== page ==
Manny Roth, Cafe Wha? Owner and Pivotal 1960s Rock Figure, Dead at 95

The venue would host performances by Bob Dylan, Jimi Hendrix and Bruce Springsteen over the years

Manny Roth and David Lee Roth
Courtesy of David Lee Roth/Ultimate Classic Rock
Manny Roth and David Lee Roth
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Manny Roth, founder of the New York City club Cafe Wha? – where Bob Dylan, Jimi Hendrix, Bruce Springsteen and more played in their formative years – has died. He was 95.

The Truth Behind Bob Dylan's First Encounter With Cafe Wha?

"He was a legend in discovering talent, and he will be dearly missed by us all," a message on the venue's Facebook page said. "Thanks for everything, Manny, and we hope to continue your legacy long into the future."

Van Halen frontman David Lee Roth, Manny's nephew, offered up a tribute on his personal website. "He was happy, laughing and smiling right up 'til the end," he wrote. "His presence already missed, his contributions with us forever."

The elder Roth opened up Cafe Wha? in 1959, according to Ultimate Classic Rock, at the intersection of MacDougal St. and Minetta Lane in New York's Greenwich Village, an area that over the next decade would become the destination of folk artists across the country. "I used the last $100 I had to buy a truckload or so of broken marble with which to make the floor," Manny once said, according to Van Halen News Desk. Allen Ginsberg, Jack Kerouac and other Beat-generation luminaries had cocktails there, and eventually folk musicians like Bob Dylan – who reportedly made Cafe Wha? his first stop upon arriving in New York in 1961 – and Peter, Paul and Mary made its stage their home. The latter group's Mary Travers was a waitress at the club before teaming with her bandmates.

Over the years, rock took over at the club. As Ultimate Classic Rock reports, Animals bassist Chas Chandler spotted Jimi Hendrix playing with Jimmy James and the Blue Flames at the club, after which he signed the budding guitarist to a management contract. Acts like the Castiles, whose lead frontman was Bruce Springsteen, and Kool and the Gang performed there in the years that followed, as did comedians like Woody Allen, Bill Cosby and Richard Pryor, according to the website for the venue. Manny was even Pryor's manager at one point, according to Buzzfeed.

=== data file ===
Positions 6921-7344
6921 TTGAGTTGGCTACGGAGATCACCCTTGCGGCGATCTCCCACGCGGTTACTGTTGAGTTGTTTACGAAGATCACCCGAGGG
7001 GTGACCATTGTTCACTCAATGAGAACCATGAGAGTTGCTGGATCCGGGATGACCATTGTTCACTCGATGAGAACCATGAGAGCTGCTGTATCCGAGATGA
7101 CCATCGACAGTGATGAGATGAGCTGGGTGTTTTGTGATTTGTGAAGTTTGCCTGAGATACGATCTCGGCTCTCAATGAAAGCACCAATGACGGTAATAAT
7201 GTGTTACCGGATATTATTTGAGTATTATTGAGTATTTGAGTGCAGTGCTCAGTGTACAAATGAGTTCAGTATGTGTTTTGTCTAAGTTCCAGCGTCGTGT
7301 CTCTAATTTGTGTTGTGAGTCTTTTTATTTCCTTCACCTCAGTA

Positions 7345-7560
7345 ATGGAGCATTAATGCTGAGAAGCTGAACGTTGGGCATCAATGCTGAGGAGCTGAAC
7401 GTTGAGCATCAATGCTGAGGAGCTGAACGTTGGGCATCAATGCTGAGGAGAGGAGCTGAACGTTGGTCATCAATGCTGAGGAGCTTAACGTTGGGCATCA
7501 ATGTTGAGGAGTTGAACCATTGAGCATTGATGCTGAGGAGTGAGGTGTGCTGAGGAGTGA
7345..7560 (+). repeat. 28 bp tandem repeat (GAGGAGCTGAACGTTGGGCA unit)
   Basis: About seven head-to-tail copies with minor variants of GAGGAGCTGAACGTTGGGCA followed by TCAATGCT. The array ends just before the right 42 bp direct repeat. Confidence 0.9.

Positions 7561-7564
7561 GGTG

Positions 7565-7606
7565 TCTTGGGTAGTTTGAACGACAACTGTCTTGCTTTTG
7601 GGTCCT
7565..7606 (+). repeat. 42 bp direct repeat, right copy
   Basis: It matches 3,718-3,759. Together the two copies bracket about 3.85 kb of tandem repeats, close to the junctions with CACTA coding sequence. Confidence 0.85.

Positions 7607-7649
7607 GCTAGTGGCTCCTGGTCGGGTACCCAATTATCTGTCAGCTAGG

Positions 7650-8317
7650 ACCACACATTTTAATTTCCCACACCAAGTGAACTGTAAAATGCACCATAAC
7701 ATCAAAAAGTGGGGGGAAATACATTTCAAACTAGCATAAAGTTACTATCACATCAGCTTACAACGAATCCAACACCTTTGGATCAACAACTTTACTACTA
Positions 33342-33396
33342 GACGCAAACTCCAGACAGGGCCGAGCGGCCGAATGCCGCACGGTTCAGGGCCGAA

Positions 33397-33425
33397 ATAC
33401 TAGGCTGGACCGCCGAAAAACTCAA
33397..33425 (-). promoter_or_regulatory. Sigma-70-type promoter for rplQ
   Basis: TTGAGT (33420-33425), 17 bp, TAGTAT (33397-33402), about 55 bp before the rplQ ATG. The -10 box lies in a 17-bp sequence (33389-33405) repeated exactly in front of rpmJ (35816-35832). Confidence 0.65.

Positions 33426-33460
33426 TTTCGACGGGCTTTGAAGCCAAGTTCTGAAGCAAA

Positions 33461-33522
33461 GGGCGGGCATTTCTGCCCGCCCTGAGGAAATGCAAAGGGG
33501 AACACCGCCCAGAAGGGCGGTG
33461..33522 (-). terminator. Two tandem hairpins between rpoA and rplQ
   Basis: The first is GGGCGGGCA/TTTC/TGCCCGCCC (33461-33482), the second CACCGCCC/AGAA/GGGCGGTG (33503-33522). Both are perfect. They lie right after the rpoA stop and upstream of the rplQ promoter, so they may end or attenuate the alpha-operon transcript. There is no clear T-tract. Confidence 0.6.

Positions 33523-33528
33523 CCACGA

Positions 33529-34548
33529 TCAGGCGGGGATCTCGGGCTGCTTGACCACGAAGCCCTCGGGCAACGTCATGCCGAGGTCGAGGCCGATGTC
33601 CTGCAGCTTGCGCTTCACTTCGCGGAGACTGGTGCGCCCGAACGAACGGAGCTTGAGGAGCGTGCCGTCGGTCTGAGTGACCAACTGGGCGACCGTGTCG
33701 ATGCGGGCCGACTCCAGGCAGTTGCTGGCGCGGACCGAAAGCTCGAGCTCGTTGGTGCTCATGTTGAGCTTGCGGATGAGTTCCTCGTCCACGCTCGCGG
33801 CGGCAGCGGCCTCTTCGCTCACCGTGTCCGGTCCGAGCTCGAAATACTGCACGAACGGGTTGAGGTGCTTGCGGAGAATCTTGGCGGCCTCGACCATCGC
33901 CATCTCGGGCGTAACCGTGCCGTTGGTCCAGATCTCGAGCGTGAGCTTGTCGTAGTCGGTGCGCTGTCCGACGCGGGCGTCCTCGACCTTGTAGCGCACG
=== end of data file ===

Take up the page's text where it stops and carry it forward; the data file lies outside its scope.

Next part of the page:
Roth sold Cafe Wha? around 1968, and, in the 1970s, the location became Cafe Feenjon. In 1974, Manny opened up another venue called the Village Gate, Buzzfeed reports. By the Nineties, he was also an owner of the West End Gate near New York's Columbia University. "This is where the [Beat] revolution started back in the 60's," Roth told The New York Times in 1994 of his new locale. "It was a lot dingier and grungier here back then."

In 1988, the owner of Cafe Feenjon, Noam Dworman, changed the name back to Cafe Wha?, as its house band began to take off. Dworman sold the club again in 2006. 

In January 2012, David Lee Roth and his Van Halen bandmates played a gig at Cafe Wha? in advance of releasing their most recent record, A Different Kind of Truth. David invited Uncle Manny, who had moved to California by that time and had not been to Cafe Wha? in two decades, to the show. "David called me and said, 'I've got great news. It's taken me 50 years, but I've finally made it,'" Manny told Buzzfeed. "He said he wanted to pay for my trip out there, but I wouldn't let him." Less than a year later, the younger Roth featured Manny on his video show The Roth Show.

"I'm not traveling much these days, but then my loved ones all convinced me I should come," Manny told Billboard at the time. And of his nephew, he said, "Dave is as good as it gets. He's like a son to me."